I believe it is important for investors to step back from time to time, away from "the maddening crowd," and judge what is happening and how one is reacting to the markets from day to day. Why? Because it is human nature to get swept up by the volatility and excitement that the modern information age can offer, and in those instances we might lose sight of the pathways to the goals we set.
As we've moved into the second quarter of the year and nearer to the April 15 tax filing deadline, I want to make some simple points about the municipal bond asset class and the way it may behave going forward.
Although it is tempting to think of municipal bonds as a trading vehicle similar to corporate bonds, I suggest that it is better to view municipals as part of a long-term approach to portfolio construction that is geared to capture the potential benefits of tax exemption and relative value. Munis have remained resilient despite the impact of various headlines (Detroit, Puerto Rico) and their taxable equivalent returns have often rivaled - if not trumped - those of other asset classes.
Secondly, it is important to understand that seasonal shifts in supply and changes in the yield curve can impact a municipal bond's total return and present investors with tactical opportunities. For the first quarter, according to Barclays, their Municipal Bond Index returned a positive 1.67%. Taking into consideration the seasonal supply/demand trends that have prevailed during the second quarter for the last 15 years suggest that favorable entry points may potentially become available. It may make sense for investors to consider remaining in tactical allocations to certain ETFs, for example, that are designed to capture pricing opportunities.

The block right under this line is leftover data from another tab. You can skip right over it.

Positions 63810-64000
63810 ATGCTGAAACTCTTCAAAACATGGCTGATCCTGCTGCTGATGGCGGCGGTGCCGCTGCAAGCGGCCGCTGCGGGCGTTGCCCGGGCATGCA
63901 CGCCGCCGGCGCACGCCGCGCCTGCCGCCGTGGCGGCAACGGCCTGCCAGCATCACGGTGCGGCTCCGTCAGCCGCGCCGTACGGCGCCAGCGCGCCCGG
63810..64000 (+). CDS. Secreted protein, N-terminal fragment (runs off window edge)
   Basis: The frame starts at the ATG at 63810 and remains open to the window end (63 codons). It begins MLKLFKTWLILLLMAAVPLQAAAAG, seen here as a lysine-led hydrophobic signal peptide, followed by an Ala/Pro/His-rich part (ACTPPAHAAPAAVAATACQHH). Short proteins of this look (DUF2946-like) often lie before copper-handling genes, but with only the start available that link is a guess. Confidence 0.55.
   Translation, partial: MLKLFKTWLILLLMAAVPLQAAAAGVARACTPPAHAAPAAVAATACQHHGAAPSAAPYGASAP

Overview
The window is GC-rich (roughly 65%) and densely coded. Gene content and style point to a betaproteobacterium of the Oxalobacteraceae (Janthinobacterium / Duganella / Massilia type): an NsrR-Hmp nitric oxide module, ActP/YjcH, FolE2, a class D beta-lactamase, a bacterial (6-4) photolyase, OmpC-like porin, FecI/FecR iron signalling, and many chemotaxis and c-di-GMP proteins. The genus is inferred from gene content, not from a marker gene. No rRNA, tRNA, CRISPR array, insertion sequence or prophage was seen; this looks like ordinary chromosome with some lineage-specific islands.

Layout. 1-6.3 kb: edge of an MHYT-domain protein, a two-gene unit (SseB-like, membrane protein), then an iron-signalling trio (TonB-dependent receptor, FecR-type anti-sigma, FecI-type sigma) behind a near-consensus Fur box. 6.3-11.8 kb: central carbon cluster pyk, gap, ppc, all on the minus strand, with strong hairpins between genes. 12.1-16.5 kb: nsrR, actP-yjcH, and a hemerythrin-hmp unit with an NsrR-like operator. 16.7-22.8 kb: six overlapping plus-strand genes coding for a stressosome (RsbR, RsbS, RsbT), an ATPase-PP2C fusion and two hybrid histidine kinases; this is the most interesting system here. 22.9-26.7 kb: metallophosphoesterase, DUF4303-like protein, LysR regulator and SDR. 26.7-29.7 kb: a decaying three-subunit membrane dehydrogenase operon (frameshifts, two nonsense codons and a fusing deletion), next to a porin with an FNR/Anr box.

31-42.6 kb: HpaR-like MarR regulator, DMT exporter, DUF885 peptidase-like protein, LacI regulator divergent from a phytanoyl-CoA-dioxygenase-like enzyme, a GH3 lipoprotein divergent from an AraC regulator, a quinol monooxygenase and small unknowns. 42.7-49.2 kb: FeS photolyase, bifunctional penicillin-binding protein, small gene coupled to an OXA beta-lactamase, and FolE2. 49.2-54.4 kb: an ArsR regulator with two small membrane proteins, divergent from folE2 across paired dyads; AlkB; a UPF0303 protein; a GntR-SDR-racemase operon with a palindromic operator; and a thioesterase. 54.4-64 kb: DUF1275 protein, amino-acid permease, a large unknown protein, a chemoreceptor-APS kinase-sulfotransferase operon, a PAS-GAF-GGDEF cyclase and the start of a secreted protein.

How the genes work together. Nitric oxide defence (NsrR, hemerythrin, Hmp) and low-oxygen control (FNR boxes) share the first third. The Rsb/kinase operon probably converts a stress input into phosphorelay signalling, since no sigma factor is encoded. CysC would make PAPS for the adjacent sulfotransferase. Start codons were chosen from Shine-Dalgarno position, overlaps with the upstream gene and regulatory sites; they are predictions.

I recently discussed these factors in a webcast entitled, "Muni ETFs: the Potential Solution for Today's Wild Markets." For a more in-depth analysis of the current landscape for municipal bonds and municipal bond ETFs in particular, please listen to the replay (registration required).
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